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36. New Project Maps the Wiring of the Mind

Project to trace all the brain's main neural pathways begins its first human imaging.

By Kat McGowan
Jan 23, 2013 6:00 PMNov 12, 2019 6:24 AM
This scan of a normal human subject was acquired using a first-of-its-kind MRI scanner that's 10 times higher in speed and resolution than conventional systems. | Courtesy of V.J. Wedeen and L.L. Wald, Martinos Center for Biomedical Imaging at MGH


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A group of scientists planning to map all the major connections in the human brain began studying their first test subjects in August. The $30 million Human Connectome Project will trace the main neural pathways that link the roughly 500 major regions in the brain, illuminating how biological circuitry underlies our mental functions. MRI scans of 1,200 people, including 300 pairs of twins, will be used to compile an atlas of communication routes throughout the brain. The resulting blueprint will also reveal how brain connectivity varies from person to person.

The Human Connectome Project’s scans will achieve only a fairly rough resolution of about 1 millimeter (0.04 inch), analogous to mapping the world’s highways and boulevards while skipping local streets. But that will still represent a huge advance, since scientists currently have no global brain map at all. “Until now we’ve had only a fragmentary understanding of who is talking to whom in the brain,” says David Van Essen of Washington University in St. Louis, one of the principal investigators. “It was a lot of noisy information.”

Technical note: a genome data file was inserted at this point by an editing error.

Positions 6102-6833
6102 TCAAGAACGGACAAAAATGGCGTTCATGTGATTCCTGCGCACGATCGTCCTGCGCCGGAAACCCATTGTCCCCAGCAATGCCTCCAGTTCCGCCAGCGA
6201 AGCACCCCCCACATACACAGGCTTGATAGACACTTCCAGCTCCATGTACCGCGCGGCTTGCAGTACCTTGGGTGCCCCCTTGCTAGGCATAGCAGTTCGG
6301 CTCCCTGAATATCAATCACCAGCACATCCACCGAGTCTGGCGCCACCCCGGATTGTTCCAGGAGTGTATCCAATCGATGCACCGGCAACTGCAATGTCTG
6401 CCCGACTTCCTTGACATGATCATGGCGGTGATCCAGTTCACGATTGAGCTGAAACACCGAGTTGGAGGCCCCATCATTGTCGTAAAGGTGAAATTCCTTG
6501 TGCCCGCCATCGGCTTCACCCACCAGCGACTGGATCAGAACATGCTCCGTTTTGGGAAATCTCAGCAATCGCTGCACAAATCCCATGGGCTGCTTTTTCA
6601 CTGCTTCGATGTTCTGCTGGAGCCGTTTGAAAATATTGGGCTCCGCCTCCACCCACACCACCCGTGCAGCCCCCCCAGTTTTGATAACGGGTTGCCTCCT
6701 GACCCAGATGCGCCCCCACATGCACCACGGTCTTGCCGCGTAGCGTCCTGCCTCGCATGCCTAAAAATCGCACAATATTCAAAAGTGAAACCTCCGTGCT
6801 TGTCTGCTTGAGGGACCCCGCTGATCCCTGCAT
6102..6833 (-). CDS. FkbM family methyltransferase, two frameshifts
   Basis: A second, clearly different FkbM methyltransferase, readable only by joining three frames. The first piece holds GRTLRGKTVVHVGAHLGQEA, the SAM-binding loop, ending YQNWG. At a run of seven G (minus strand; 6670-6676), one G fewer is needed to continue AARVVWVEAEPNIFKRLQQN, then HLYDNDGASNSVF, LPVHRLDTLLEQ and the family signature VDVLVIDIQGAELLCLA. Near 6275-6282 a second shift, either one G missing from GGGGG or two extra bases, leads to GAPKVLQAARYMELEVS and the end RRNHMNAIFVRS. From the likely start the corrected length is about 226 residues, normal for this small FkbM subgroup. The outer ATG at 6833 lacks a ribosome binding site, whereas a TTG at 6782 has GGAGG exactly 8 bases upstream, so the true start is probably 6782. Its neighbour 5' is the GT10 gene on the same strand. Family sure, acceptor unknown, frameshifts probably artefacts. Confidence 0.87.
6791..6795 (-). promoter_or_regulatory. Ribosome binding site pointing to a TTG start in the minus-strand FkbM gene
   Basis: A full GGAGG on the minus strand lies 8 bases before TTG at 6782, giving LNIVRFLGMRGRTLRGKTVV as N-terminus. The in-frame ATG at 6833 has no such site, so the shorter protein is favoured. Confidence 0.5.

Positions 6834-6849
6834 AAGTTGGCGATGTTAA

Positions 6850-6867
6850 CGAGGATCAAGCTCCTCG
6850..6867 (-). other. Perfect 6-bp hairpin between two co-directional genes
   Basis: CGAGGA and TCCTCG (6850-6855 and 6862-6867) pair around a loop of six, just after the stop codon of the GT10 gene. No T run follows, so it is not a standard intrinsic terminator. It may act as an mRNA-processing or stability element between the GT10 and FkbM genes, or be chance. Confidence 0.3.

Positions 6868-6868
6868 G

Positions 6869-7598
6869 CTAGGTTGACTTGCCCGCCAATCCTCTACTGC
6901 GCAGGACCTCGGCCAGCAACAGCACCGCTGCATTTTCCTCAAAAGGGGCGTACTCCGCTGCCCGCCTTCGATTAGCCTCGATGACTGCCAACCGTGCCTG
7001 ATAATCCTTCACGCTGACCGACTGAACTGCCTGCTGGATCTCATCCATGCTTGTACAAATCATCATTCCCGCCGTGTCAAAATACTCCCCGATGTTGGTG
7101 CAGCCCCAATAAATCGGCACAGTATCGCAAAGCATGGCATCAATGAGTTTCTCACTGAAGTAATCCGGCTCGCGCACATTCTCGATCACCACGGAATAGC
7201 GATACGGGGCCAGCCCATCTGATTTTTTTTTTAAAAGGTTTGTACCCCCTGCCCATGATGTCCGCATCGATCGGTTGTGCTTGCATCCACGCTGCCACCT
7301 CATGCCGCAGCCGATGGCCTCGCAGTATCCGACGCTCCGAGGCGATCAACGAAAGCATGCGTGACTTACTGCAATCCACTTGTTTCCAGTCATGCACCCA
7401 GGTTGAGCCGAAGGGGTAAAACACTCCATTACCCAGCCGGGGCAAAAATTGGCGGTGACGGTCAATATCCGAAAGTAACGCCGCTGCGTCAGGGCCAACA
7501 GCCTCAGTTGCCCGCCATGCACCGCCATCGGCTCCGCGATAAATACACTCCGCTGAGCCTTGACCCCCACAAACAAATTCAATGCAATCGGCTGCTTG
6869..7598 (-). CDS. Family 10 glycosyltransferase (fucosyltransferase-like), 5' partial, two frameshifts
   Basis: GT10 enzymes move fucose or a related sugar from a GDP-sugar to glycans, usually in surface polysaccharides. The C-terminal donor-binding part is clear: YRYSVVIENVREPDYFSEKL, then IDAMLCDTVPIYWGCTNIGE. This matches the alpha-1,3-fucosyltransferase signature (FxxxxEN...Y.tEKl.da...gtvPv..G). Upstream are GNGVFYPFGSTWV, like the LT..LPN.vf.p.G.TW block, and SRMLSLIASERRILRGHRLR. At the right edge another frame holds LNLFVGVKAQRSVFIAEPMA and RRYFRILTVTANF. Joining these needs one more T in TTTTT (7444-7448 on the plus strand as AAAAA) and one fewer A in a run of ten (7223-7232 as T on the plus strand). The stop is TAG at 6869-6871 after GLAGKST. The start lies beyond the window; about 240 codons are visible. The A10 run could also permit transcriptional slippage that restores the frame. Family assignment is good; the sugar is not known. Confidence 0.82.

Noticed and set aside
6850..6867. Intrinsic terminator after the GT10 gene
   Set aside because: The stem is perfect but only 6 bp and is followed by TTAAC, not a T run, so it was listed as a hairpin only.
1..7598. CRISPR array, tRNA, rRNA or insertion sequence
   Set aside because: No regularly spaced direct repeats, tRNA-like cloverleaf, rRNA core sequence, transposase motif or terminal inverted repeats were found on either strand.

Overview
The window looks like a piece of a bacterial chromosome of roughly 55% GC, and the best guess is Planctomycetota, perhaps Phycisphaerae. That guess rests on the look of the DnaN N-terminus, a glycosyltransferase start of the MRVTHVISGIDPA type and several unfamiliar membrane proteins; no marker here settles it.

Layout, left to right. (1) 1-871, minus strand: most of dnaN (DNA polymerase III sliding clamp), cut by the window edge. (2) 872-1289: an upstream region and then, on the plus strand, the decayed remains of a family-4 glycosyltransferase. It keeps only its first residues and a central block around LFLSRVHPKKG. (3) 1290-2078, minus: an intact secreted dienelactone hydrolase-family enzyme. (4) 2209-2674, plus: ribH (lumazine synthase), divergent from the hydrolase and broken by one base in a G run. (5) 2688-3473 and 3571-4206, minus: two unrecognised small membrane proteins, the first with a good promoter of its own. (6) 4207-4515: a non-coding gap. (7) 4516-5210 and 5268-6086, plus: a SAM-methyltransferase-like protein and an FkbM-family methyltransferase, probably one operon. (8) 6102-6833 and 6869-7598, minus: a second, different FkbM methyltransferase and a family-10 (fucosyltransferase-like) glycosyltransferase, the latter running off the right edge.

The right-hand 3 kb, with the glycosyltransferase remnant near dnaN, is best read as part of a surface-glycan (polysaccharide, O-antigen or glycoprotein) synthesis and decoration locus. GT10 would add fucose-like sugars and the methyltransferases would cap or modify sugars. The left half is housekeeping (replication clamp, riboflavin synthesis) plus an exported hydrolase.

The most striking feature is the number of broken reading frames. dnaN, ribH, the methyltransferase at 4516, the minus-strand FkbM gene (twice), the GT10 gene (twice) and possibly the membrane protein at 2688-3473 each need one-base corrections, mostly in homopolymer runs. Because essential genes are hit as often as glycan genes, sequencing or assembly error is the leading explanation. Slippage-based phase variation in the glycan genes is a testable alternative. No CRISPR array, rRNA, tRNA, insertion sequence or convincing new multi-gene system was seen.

Researchers hope to use the project’s data—an estimated million gigabytes of imaging scans, genetic analysis, and behavioral tests that will be shared with the public and the scientific community—to explore how a person’s brain connectivity relates to his or her mental abilities, including memory, self-control, and decision making. Van Essen envisions that individual connectome mapping could lead to improved treatment of mental disorders. Rather than offering a blanket diagnosis of autism or schizophrenia, for example, a neurologist could observe abnormal brain circuitry to see exactly what has gone wrong and propose a personalized regimen of therapy or medication.

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